From Garden to Plate: Gardening and Cooking with Children
In our experience, children can do pretty well everything in the garden that grown-ups can do. Including children in the growing and preparation of food is the canniest way we know of encouraging them to eat healthy food.
You can start small with kitchen gardening. Just dig up a little corner of the yard or get a few containers, sow some seeds, and look forward to harvesting several kilos of produce. Even if your kitchen garden consists only of a few pots and troughs with tomatoes, runner beans, rainbow chard, herbs and lettuces, the results will be inspiring and exciting for you and your child.
The things you grow may not be perfectly uniform in size and they may not look quite like supermarket produce, but the vegetables will taste noticeably better. The flowers from your garden will be fresher than from the florist, the herbs tangier and more fragrant, and the fruit more luscious when you and your children have grown these things yourselves and picked them at the height of ripeness.
Let the children participate in everything (except pruning with the younger ones) with your guidance — and involve them completely, otherwise they get bored quickly. Well, wouldn’t you, watching someone else gardening?
The most essential piece of equipment is a relaxed attitude. Things are going to take longer and be less perfect and planted less straight than might be ideal. Go with the flow.
Planning: One of the most enjoyable things about gardening is planning your crop. Settle down with a pile of catalogs and make plans for all the great things you can grow. Mail-order seed catalogs are generally well illustrated, and children could cut out and paste images of future crops on to a rough plan of the garden, familiarizing themselves with the plants. Be adventurous with seeds – after all, it’s only one season of risk. (If you are planting trees or fruit bushes, research your varieties and root stocks thoroughly.)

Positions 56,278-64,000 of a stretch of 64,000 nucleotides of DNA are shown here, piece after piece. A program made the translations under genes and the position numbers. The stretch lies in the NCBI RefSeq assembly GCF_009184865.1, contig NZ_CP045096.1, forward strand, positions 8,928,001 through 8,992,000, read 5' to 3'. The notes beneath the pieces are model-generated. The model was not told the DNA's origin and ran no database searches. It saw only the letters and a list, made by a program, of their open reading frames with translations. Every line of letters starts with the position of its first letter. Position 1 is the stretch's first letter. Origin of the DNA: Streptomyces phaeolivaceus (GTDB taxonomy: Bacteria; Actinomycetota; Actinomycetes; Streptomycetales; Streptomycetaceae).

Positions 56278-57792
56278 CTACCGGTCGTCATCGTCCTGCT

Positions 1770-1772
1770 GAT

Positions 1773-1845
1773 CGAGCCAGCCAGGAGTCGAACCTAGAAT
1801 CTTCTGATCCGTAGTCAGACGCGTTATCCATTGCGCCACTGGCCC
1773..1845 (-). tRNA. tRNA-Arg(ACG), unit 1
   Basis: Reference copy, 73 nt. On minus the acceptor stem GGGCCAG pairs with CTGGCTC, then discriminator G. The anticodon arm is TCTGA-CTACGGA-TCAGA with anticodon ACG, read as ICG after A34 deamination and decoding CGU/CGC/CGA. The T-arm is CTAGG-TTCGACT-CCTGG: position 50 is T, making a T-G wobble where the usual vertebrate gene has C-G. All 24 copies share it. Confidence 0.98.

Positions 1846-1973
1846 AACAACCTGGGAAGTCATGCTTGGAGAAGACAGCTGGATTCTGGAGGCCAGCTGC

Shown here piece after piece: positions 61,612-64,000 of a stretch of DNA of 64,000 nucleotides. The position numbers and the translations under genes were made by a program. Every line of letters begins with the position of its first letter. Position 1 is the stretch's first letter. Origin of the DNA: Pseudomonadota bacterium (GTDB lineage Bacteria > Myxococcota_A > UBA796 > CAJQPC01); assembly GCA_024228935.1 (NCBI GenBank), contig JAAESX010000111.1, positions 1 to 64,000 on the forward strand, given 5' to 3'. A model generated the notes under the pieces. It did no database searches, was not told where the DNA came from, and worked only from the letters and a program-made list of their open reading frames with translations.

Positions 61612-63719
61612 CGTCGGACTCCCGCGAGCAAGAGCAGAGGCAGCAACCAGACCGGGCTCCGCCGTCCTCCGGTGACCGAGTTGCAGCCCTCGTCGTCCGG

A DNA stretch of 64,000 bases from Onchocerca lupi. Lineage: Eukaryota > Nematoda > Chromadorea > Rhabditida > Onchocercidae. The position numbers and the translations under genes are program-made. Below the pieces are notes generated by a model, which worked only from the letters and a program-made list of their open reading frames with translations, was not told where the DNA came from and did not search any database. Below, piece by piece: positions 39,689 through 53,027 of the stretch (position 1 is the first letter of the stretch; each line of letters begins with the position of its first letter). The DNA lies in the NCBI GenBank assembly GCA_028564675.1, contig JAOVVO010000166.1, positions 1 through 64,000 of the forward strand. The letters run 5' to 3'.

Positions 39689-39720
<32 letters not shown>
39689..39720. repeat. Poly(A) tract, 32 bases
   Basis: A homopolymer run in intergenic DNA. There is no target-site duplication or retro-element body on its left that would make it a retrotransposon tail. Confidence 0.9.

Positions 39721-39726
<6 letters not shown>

Seeds: The easiest to sow with small children are the larger ones, such as peas, beans and spinach. Onion and garlic sets are perfect. The other main criterion is that seeds should be cheap and plentiful – if you get an expensive variety with only 4 seeds in the pack, that just creates too much pressure for the nerves…
Tools: Garden supply stores encourage you to buy a whole shed full of tools, but a bare minimum will do, especially for container gardeners who will need nothing but a trowel and a watering can. You can get children’s tools and gloves, but purchase good-quality scaled-down versions that work well and make children feel like serious gardeners, rather than fragile plastic ones.
Pots are a wonderful way to grow a collection of herbs.
Photo credit: Annette Wendland
Safety hints: In the garden and the kitchen, children need to be aware of any hazards. They should realize they are there to work, and not to fool around. Keep sessions focused on the tasks and not too long, so their (and your) attention remains sharp.
Be careful of the pointy tips and sharp edges. Garden utensils — especially rakes and shovels — should always be laid on the ground with points facing downward. If you are working with more than one child, keep the children slightly apart — they can be like magnets and are irresistibly drawn together. Once in the kitchen, cooking the fruits — and vegetables — of their labors, children should be taught to use knives and other kitchen equipment safely and appropriately and always under supervision.
First published October 2014